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teaching issues

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teaching issues

Thursday, December 18, 2008 8:48 PM
Author: Not Found

Good day I've only been teaching saxophone privately for a few years and most of my students have taken to practicing/working with a metronome fairly well. I have an 8th grade student, however, that has not. It's not a matter of getting him to *use* a metronome but to play with it. He has a good ear, relatively good fundamentals, but can't play to a steady beat to save his skin. I refuse to give up on him and I'm looking for suggestions and exercises that may help me reach him the right way. Brian


Friday, December 19, 2008 2:36 AM
Author: Adam Risch

Try just a descending scale fragment, a-g-f#-e-d, in dotted half-notes with the metronome clicking quarters. Let me know what happens. Griff

Friday, December 19, 2008 2:38 AM
Author: Adam Risch

Relatively quick tempo, 120 maybe, by the way.

Friday, December 19, 2008 3:34 PM
Author: Not Found

Like everything that poses a problem to us... just break it down for him. You can probably do this in many ways. 1) Hopefully this guy listens to a lot of music. Get him to start keeping beat as he listens to all of his music, if he doesn't listen to any music then that is probably a big source of the rhythmical problem. Get him to either clap the beats, stomp to them, sing them and what not. If that's too easy, get him to clap/sing the eighth notes, then sixteenth, and so forth. 2) Actually practicing rhythm by himself. I like what Griff said before me, definitely try that. In addition to that, you can always teach him words that associate w/ each subdivision. This is what they teach at Suzuki for little kids that have yet to develop a strong sense of rhythm. Duple subdivision: Kiwi Triplet Subdivision: Bicycle Four note subdivision: Watermelon Five note subdivision: Hippopotamus And last but not least, when he's working on pieces, have him listen to a recording of it. Always. If possible have him play along to it. This will probably be the most useful. Hope for the best!

Friday, January 9, 2009 7:27 PM
Author: FWT Library

Brian, You might try incorporating some small hand percussion (egg shakers, etc.), showing him different subdivisions with a recording. apark0426 has some good suggestions as well. Clapping, stomping, snapping, etc. are good external ways to demonstrate rhythm and subdivision. After he can demonstrate this for you successfully you'll know he is on the right track. The next step is getting him to internalize the subdivision process.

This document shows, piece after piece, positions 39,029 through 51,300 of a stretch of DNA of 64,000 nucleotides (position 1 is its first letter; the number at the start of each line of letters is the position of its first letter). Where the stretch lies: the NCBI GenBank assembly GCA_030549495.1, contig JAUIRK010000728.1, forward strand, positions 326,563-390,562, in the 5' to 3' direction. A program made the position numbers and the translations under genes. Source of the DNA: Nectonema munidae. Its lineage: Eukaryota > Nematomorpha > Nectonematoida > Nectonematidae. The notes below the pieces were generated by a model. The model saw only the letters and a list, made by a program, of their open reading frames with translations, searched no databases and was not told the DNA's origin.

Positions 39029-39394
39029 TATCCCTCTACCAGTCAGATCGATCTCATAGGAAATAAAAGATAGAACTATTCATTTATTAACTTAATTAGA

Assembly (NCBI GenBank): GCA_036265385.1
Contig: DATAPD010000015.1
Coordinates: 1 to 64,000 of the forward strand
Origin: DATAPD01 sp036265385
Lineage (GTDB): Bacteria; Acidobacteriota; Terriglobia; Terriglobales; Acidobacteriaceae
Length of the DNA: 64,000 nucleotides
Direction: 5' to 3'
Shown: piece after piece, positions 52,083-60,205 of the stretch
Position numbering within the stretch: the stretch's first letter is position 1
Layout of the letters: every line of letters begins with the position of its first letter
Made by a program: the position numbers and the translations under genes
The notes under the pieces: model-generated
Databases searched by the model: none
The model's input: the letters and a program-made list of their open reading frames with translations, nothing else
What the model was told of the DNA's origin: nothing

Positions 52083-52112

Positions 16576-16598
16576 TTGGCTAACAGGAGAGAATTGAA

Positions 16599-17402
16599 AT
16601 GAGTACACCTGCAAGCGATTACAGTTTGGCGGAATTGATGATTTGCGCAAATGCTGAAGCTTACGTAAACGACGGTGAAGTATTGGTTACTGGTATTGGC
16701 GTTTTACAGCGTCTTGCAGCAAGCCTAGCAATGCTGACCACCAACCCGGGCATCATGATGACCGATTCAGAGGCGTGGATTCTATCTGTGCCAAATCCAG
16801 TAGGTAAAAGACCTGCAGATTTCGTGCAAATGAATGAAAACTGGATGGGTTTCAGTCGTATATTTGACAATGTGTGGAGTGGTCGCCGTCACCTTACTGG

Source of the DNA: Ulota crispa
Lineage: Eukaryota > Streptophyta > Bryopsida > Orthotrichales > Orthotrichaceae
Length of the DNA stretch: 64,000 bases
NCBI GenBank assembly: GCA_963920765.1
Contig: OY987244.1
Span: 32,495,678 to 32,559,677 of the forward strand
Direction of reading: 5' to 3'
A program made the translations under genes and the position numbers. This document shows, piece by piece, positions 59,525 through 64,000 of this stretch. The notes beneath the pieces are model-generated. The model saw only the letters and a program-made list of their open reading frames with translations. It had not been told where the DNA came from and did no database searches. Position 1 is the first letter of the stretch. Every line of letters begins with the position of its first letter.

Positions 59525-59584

Friday, January 9, 2009 10:50 PM
Author: Not Found

Hi Brian, I'm a Middle School band director and also have private saxophone students. With students like you described, I think it is definately helpful to incorporate some kind of movement with the steady click. Clap the beat, stomp it, click the keys to it, etc. Also, saying and using some movement in subdivisions is great too. I think anything kinesthetic is very helpful with this age group. There's actually a great book I use as a supplement in my band classes for helping with rhythms, steady pulse, and subdivisions. It's called "Basics in Rhythm" by Garwood Whaley and comes with a CD as well. Hope this helps and good luck! John

reply to all
Monday, January 19, 2009 2:26 PM
Author: Not Found

Thank you, everyone, for your help and suggestions. We had our first lesson of the New Year two weeks ago and with a slight variation on Mr. Campbells suggestion. I took him back to the beginning of his first method book. We looked at a couple of musical excerpts that he studied a year ago so we could take the focus off of learning something new and had him play with the metronome clicking every other beat. Immediately his ears perked up and was much more successful playing in time. Kinesthetics, I believe, will be our next step and I've always been a true believer in listening to music as a teaching tool. Again, thank you for all of your ideas. Brian Mahnke

Monday, January 19, 2009 2:34 PM
Author: Adam Risch

Glad to hear that was successful. Usually, the problem is a basic step has been missed at exactly that beginning level. Going back to fundamentals, every time, is really important. I don't recall if anyone's mentioned Larry Teal's "Studies in Time Division, but it's an excellent book for teaching subdivision.

Monday, January 19, 2009 2:55 PM
Author: Ryan Hauser